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Back to School: Getting to Know Your Kindergarten Readers

Desktop with a back to school sign and school supplies

Essential Assessments for Kindergarten Readers

“Back-to-School” is the best time of year.  The kindergartners arrive at the classroom door, shining and smiling in their new school clothes, eager to learn.

There is a LOT to learn.  First, they have to learn how to ‘do’ school.  They have to learn where the bathroom is, how to share school supplies, and how to navigate the playground.  Kindergartners have to learn the rules of school including taking turns speaking, following directions, and taking care of supplies.  It can take several weeks until the classroom hits its groove.

While helping kindergartners adjust to the school setting and getting to know the students as individuals, you must also get to know them as learners.  That can appear to be a daunting task.

Where does the classroom teacher begin?

In order to get to know your kindergarten readers, it is important to start with assessing foundational skills.   Phonological awareness is an essential foundational skill and research findings show that one of the two best predictors of reading success is phonological awareness. (The National Reading Panel p 48)

Phonological awareness, an oral skill, is the ability to manipulate the sounds in language.  A child’s success with phonological skills is the strongest predictor of reading success.

How can I determine my students’ understanding of PA skills?

Phonological Awareness Assessment

We have developed a comprehensive phonological awareness screen that assesses 15 key phonological skills in order of complexity. The more complex skills are the more discrete skills and are referred to as phonemic awareness skills.

Which skills are the most essential to assess?

You don’t have to administer this assessment all in one sitting.  This assessment tool begins with the most basic skills and moves incrementally to the more difficult (discrete) skills.

To help determine whether students are responding to instruction and identify individual strengths and weaknesses, administer this Phonological Skills Assessment (PSA)  at various times throughout the year. Included in this resource is the ‘Guidelines for Analysis’.  This document highlights common areas of confusion for students and helps teachers determine next instructional steps.

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What do I do after I give the assessment to my students?

After reviewing the results of the PSA, look for common areas of confusion and group your kindergarten readers according to their needs.  Teachers can differentiate instruction and address common areas of need through small group intervention.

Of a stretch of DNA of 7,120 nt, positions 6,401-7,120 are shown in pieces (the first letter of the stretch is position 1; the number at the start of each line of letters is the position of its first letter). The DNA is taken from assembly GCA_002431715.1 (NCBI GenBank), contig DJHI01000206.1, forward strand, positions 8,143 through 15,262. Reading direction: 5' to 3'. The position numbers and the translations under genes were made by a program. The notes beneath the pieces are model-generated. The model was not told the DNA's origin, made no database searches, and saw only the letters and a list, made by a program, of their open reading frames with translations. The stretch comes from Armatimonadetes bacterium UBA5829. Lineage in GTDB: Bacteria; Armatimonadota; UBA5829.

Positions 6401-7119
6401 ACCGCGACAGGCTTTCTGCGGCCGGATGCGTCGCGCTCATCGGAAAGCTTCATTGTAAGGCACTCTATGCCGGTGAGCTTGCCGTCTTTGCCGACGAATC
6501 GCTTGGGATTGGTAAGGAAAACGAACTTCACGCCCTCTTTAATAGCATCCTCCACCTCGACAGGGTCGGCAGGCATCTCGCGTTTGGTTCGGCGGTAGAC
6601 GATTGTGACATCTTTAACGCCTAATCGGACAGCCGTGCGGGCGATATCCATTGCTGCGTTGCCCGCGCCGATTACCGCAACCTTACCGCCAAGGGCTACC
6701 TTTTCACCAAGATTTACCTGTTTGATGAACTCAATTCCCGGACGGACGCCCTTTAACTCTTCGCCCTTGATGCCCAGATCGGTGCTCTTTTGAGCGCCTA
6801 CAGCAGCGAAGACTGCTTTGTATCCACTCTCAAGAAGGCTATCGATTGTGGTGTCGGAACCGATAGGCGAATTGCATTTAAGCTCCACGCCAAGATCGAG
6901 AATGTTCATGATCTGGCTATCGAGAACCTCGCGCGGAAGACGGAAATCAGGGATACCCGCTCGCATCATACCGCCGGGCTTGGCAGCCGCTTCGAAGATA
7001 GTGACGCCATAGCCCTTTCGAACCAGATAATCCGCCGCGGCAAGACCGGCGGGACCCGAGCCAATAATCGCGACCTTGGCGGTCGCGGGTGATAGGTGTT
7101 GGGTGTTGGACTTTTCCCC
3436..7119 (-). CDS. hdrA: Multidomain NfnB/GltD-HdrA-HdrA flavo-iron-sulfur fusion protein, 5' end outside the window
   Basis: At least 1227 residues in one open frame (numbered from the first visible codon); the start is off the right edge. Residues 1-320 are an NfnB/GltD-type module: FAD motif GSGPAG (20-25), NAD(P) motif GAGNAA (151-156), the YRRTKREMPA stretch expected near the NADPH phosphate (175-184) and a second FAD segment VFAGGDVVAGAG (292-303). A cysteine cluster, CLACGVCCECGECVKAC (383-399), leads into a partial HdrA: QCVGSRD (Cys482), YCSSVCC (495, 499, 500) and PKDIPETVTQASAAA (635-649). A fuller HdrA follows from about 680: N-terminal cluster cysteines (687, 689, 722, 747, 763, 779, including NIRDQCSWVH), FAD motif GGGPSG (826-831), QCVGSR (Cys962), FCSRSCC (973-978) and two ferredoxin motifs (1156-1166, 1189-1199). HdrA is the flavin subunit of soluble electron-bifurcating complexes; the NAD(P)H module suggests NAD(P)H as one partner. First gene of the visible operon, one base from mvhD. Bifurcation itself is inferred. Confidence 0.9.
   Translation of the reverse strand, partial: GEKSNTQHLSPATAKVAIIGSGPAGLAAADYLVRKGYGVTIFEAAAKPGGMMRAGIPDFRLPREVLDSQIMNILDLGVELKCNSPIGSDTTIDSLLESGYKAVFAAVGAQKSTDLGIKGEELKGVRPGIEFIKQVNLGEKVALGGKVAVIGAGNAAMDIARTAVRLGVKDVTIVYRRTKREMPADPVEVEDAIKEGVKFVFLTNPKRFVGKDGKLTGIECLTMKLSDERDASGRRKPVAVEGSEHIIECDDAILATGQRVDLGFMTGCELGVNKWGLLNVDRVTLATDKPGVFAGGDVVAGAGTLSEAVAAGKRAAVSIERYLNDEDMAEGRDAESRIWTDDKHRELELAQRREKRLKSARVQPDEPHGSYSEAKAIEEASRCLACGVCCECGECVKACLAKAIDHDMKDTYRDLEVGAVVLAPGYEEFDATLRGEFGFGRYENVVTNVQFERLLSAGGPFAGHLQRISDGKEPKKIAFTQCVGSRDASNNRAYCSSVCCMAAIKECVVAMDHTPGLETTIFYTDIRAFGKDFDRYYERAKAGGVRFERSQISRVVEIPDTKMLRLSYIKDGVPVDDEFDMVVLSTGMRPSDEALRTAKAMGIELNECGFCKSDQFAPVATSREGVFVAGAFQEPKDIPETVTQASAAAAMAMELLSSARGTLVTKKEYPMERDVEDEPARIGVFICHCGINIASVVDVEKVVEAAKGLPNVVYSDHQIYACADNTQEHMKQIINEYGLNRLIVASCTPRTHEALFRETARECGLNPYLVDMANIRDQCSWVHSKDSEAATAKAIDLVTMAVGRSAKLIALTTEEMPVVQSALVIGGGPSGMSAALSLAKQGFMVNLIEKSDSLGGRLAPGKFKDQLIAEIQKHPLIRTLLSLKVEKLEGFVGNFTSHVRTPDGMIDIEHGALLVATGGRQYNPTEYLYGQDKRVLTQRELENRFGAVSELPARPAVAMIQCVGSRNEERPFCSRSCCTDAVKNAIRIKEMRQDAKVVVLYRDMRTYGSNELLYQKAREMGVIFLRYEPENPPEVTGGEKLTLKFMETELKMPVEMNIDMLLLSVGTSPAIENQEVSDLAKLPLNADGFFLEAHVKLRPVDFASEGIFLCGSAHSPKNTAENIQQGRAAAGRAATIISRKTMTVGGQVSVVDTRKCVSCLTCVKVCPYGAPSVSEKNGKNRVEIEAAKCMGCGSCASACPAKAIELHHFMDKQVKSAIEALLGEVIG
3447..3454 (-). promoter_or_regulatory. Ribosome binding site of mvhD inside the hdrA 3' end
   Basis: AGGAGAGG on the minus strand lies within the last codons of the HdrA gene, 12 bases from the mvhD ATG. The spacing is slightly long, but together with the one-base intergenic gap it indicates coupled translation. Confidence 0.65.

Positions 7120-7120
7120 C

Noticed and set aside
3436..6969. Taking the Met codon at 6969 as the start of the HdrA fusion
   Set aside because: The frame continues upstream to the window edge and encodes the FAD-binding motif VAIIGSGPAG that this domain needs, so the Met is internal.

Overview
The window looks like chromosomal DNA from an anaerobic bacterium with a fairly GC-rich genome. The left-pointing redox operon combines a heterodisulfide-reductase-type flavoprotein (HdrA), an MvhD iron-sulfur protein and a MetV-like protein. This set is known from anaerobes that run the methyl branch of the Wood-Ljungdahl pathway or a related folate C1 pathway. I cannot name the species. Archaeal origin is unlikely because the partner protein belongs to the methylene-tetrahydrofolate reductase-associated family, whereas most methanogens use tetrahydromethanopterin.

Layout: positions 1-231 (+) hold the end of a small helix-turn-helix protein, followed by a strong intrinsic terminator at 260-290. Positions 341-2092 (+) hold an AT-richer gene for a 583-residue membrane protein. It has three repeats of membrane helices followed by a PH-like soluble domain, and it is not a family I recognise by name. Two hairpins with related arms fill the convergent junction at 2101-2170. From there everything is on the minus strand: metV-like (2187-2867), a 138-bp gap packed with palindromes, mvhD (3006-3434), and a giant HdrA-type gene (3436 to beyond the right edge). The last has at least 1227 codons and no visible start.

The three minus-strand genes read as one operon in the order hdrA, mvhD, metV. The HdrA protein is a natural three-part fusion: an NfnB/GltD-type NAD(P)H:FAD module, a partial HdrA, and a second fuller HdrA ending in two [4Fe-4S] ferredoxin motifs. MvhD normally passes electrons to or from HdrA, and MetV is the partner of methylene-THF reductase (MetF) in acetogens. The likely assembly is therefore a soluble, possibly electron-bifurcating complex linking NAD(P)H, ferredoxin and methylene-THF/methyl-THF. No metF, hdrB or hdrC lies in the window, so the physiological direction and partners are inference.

Additionally, phonemic awareness skills can be addressed through whole class instruction.  Heggerty has a teacher-friendly program that students enjoy and respond well to.  This program includes a multi-sensory component that helps students gain skills quickly.

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How much time should I devote to PA instruction?

Phonological skill practice can be brief (5-10 minutes) and should be engaging. We all know play is essential for learning to occur.  Luckily, laying the foundation for phonological awareness can be addressed in a playful manner.

Rhyming: Nursery Rhymes are an old favorite for developing a sense of rhyme.  As you read, and as students become more familiar with a rhyme, you can leave out the rhyming word and ask your students to call out the appropriate word.  “Jack and Jill went up the _____”.

Cover of the Children's book 'The Spaghetti Slurping Sewer Serpent by Laura Ripes
Cover of the children's book 'Walter Was Worried' by Laura Vaccaro Seeger

Isolating the beginning sounds in words: These two delightful books target beginning sounds: The Spaghetti-Slurping Sewer Serpent by Laura Ripes and Walter was Worried by Laura Vaccaro Seeger.  

Singing silly songs such as “Willaby Wallaby Woo” by Raffi also goes a long way in helping to develop your students’ phonological awareness.

Another great resource for developing phonemic awareness is Phonemic Awareness in Children: A Classroom Curriculum by Barbara Foorman “Ph.D. M.A.T” and Marilyn Adams Ph.D. 

Book Cover - Phonemic Awareness in Young Children by Adams and Foorman.

What other foundational skills should I assess?

Another essential kindergarten skill is the ability to identify the letter names and sounds.  This is the first step in acquiring the alphabetic principle.  The National Reading Panel states, “PA training is more effective when children are taught to use letters to manipulate phonemes.  This is because knowledge of letters is essential for transfer to reading and spelling.” p. 59.

Undoubtably, the beginning of school is hectic, so here is a teacher-friendly, FREE, Letter Name and Letter Sound Assessment (LNLS).  Like the Phonological Skills Assessment, the LNLS Assessment tool can be used as a universal screen. We’ve also included guidelines to help you make informed instructional decisions for your kindergarten friends.

the letter name and sound assessment on a clipboard wth a pencil

Where can I find out more about assessing kindergarten readers?

The philosophy of Informed Literacy is to use assessments as a means to inform and enhance literacy instruction.  The cycle of assess, analyze, instruct should continue throughout the school year.  We have filled our blog post “What is the Best Way to Begin Teaching Reading in Kindergarten” with helpful information and links to beneficial resources.

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